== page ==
The key distinction between Prime, Choice and Select grades comes down to marbling. This refers to the thin ribbons and streaks of fat interspersed within the lean muscle. Extensive marbling has two major benefits:

Enhanced Flavor – Fat carries a lot of beef’s signature flavor, so more marbling means more beefy taste.

Improved Tenderness – Fat acts as a lubricant that makes beef more succulent and tender during chewing.

That’s why the most marbled grades like Prime and upper Choice yield such melt-in-your-mouth delicious steaks when prepared properly. Select can still be flavorful, but requires extra care to prevent tougher results.

Cooking Tips for Different Grades of Beef

To get the best results from each grade of beef, tailor your cooking methods accordingly:

  • Prime – Quick, hot cooking like grilling, broiling or pan searing. Avoids overcooking this tender meat.

  • Choice – Still does well with dry heat cooking, but can withstand lower temps if desired.

  • Select – Benefits from marinades, slower braising, or stewing to maximize tenderness.

No matter the grade of beef, always let meat rest 5 minutes before slicing for juiciest results. Overall beef grade is just the starting point – proper cooking makes all the difference.

Grading Beef Provides Useful Guidance for Shoppers

Understanding the USDA’s beef grading system sheds valuable insight on the quality of meat you are buying. While higher graded beef costs more per pound, the satisfying eating experience is often worth the splurge for a special occasion steak dinner. Look for Prime roasts at upscale butcher shops or Choice New York strips at the neighborhood grocer. Or select a budget-friendly cut of Select sirloin for weeknight meals. The grades help you set accurate expectations for tenderness, flavor and price.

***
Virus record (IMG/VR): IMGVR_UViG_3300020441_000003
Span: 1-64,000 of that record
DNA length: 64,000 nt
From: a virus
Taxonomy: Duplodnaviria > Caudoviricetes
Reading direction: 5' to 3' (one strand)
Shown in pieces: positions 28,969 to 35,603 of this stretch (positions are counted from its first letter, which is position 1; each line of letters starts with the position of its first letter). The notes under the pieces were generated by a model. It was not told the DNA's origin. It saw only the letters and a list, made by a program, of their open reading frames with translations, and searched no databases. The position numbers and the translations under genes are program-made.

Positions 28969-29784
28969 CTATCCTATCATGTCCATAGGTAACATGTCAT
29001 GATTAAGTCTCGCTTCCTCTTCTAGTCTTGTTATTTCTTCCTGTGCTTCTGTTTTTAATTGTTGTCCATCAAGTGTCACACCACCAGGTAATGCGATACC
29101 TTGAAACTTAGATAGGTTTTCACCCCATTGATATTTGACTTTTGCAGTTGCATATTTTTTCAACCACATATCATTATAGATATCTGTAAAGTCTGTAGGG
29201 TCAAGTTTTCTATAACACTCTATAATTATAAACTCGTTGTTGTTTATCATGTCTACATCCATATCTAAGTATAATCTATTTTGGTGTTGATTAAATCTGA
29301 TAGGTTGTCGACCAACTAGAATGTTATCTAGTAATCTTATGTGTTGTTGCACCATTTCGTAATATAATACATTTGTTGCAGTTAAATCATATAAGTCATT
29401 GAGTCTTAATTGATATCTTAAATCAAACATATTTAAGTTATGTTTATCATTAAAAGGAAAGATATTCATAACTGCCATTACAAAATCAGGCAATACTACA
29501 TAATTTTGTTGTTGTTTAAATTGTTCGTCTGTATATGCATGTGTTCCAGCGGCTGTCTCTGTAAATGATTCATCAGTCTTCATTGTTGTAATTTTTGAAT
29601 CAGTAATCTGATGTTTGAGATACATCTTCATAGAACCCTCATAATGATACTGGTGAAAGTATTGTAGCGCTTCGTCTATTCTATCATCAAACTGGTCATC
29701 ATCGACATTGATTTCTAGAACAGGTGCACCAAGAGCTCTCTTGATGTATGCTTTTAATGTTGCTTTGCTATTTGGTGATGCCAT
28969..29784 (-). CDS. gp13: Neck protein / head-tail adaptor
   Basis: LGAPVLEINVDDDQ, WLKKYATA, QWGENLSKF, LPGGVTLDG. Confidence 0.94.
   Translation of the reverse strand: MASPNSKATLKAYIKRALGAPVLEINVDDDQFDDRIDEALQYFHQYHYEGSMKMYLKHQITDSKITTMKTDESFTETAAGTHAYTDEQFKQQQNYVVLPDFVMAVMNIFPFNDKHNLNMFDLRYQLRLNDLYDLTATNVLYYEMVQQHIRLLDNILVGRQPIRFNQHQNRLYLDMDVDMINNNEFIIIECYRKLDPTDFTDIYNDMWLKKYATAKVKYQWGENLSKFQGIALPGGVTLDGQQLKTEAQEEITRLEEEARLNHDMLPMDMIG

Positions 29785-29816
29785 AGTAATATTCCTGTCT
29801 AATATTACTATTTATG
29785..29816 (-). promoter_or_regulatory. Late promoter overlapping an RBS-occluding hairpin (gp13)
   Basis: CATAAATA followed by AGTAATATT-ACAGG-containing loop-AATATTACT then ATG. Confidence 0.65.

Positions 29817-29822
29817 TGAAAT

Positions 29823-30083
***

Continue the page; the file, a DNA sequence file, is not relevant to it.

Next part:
• Prime – Very heavily marbled. Ultimate in tenderness and flavor.

  • Choice – Moderate marbling. Excellent quality for restaurant and home use.

  • Select – Leaner with less marbling. Works well when prepared carefully.

So next time you shop for beef, use the USDA grades as your guide to great taste and satisfaction!

Beef Grades Explained – Select vs Choice vs Prime Steaks


What is the best grade of beef?

Prime beef is the highest grade a piece of beef can receive. If the USDA awards a prime quality grading, that means that the beef has abundant marbling, with 8-13% fat, and is from a young, well-fed cow. Only about 2-5% of beef sold in the foodservice industry receives this grading.

What is better choice or select?

Choice (better) – The next grade after prime is Choice. Much of today’s supermarket meat is USDA Choice. It is the most popular grade overall and often bears a brand name. Select (good) – Select is the lowest grade available to the consumer and makes up the rest of meat in the supermarket.

What are the 3 highest grades of beef in the market today?

The beef industry has been using eight quality meat grades since 1927. The grades are Prime, Choice, Select, Standard, Commercial, Utility, Cutter, and Canner. The three quality grades recognized by the consumers are Prime, Choice, and Select.